Document Detail


Emergency department activation of an interventional cardiology team reduces door-to-balloon times in ST-segment-elevation myocardial infarction.
MedLine Citation:
PMID:  17963981     Owner:  NLM     Status:  MEDLINE    
Abstract/OtherAbstract:
STUDY OBJECTIVE: American Heart Association/American College of Cardiology guidelines recommend door-to-balloon times of fewer than 90 minutes in patients with acute ST-segment-elevation myocardial infarction. We hypothesized that immediate activation of an interventional cardiology team (code H) would reduce the time to percutaneous coronary intervention by 1 hour and increase the proportion of patients undergoing percutaneous coronary intervention within 90 minutes of arrival. METHODS: Study design was a before-and-after trial in an academic suburban emergency department (ED) with a certified cardiac catheterization laboratory. Subjects were a consecutive sample of patients presenting to the ED with ST-segment-elevation myocardial infarction evident on the initial ECG. Patients without chest pain and refusing catheterization were excluded. The intervention was the use of a central paging system for activation of the interventional cardiology team (attending physician, fellow, nurse, technician) by emergency physicians in patients presenting to the ED with ST-segment-elevation myocardial infarction. Measures were demographic and clinical information collected with standardized data collection forms. Outcomes were door-to-balloon times and the proportion of patients undergoing percutaneous coronary intervention within 90 minutes of arrival. Groups were compared with chi2 and t tests. RESULTS: There were 97 patients included in the study; 43 were treated in the 2 years before implementation of the code H and 54 patients were treated the subsequent 2 years. Mean age (SD) was 56.9 years (13.7), 27% were women, and 86% were white. Groups were similar in age, sex, and race. Implementation of a code H reduced the median door-to-balloon time by 68 minutes (from 176 to 108 minutes; P<.001) and increased the proportion of patients undergoing percutaneous coronary intervention within 90 minutes from 2.8% to 29.0% (mean difference 26.5; 95% confidence interval 15.0 to 36.9). To determine whether further improvements occurred, 48 patients treated in 2006 showed a 20-minute further reduction in door-to-balloon time; 52% underwent angioplasty within 90 minutes of ED presentation. CONCLUSION: Institutional implementation of a protocol that requires emergency physicians to activate an interventional cardiology team response in ED patients with ST-segment-elevation myocardial infarction reduces the door-to-balloon time and increases the proportion of patients undergoing percutaneous coronary intervention within 90 minutes.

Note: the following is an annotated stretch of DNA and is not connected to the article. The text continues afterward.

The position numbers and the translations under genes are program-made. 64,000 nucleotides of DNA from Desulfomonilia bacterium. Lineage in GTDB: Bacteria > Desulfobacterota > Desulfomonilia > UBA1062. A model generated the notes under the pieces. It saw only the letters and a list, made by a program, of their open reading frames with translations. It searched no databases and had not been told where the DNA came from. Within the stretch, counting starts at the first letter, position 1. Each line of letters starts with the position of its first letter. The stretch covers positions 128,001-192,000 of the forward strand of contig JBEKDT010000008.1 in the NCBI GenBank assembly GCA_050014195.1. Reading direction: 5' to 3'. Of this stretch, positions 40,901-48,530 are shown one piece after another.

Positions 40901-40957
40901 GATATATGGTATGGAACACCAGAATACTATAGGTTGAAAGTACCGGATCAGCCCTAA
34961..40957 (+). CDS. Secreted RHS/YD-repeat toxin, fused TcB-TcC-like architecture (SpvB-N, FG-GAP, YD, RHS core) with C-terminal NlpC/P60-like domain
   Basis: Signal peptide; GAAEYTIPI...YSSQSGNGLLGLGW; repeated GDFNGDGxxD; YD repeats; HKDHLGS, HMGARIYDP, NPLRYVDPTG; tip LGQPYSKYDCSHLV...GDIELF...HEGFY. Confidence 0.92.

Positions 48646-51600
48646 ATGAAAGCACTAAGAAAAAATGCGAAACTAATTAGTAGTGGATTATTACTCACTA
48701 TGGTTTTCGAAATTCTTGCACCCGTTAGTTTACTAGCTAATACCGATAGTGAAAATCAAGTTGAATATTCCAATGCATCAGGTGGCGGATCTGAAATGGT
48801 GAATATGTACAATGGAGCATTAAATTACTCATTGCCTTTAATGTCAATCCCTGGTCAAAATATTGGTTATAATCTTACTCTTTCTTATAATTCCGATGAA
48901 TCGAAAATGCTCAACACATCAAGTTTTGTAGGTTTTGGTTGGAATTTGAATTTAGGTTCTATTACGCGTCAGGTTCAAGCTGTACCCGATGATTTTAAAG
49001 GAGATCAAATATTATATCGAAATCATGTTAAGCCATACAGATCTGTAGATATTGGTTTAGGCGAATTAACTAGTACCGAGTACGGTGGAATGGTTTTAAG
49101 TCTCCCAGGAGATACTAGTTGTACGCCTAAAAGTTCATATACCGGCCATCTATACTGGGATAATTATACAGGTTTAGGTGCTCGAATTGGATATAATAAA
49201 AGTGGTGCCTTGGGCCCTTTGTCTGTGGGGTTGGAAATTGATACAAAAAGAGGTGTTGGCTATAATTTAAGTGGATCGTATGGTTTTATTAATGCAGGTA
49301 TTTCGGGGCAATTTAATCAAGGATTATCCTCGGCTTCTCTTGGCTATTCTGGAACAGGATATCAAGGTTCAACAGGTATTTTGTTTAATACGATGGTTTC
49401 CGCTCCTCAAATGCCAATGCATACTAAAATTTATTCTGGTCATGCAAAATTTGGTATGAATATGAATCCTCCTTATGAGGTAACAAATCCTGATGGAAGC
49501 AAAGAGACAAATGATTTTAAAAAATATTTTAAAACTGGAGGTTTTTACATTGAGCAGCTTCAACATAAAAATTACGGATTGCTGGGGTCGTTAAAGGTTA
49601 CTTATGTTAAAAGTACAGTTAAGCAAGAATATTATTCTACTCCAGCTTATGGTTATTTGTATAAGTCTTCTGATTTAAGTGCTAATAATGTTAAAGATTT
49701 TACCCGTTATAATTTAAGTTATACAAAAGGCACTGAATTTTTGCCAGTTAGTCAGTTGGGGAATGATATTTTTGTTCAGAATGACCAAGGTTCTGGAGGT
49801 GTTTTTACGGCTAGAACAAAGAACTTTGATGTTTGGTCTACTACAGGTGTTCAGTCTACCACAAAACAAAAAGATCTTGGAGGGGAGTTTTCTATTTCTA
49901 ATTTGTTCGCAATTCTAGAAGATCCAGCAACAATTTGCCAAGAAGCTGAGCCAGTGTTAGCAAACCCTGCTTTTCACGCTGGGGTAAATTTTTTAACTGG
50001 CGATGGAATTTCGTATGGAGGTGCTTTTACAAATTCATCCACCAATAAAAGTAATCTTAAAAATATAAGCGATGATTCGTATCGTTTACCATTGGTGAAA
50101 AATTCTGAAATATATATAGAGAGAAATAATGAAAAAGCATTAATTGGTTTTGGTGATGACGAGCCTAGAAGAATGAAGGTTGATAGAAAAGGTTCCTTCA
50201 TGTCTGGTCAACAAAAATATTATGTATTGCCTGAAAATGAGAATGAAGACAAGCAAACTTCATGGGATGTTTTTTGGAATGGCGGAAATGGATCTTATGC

Authors:
Adam J Singer; Amit Shembekar; Farid Visram; Joshua Schiller; Valerie Russo; William Lawson; Carol A Gomes; Carolyn Santora; Mary Maliszewski; Lisa Wilbert; Eileen Dowdy; Peter Viccellio; Mark C Henry
Publication Detail:
Type:  Journal Article    
Journal Detail:
Title:  Annals of emergency medicine     Volume:  50     ISSN:  1097-6760     ISO Abbreviation:  Ann Emerg Med     Publication Date:  2007 Nov 
Date Detail:
Created Date:  2007-10-29     Completed Date:  2007-11-08     Revised Date:  -    
Medline Journal Info:
Nlm Unique ID:  8002646     Medline TA:  Ann Emerg Med     Country:  United States    
Other Details:
Languages:  eng     Pagination:  538-44     Citation Subset:  AIM; IM    
Affiliation:
Department of Emergency Medicine, Stony Brook University, Stony Brook, NY 11794-8500, USA. adam.singer@stonybrook.edu
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MeSH Terms
Descriptor/Qualifier:
Angioplasty, Transluminal, Percutaneous Coronary*
Emergency Service, Hospital / organization & administration*,  statistics & numerical data
Female
Guideline Adherence
Humans
Male
Middle Aged
Myocardial Infarction / therapy*
Patient Care Team / organization & administration*
Time Factors

From MEDLINE®/PubMed®, a database of the U.S. National Library of Medicine


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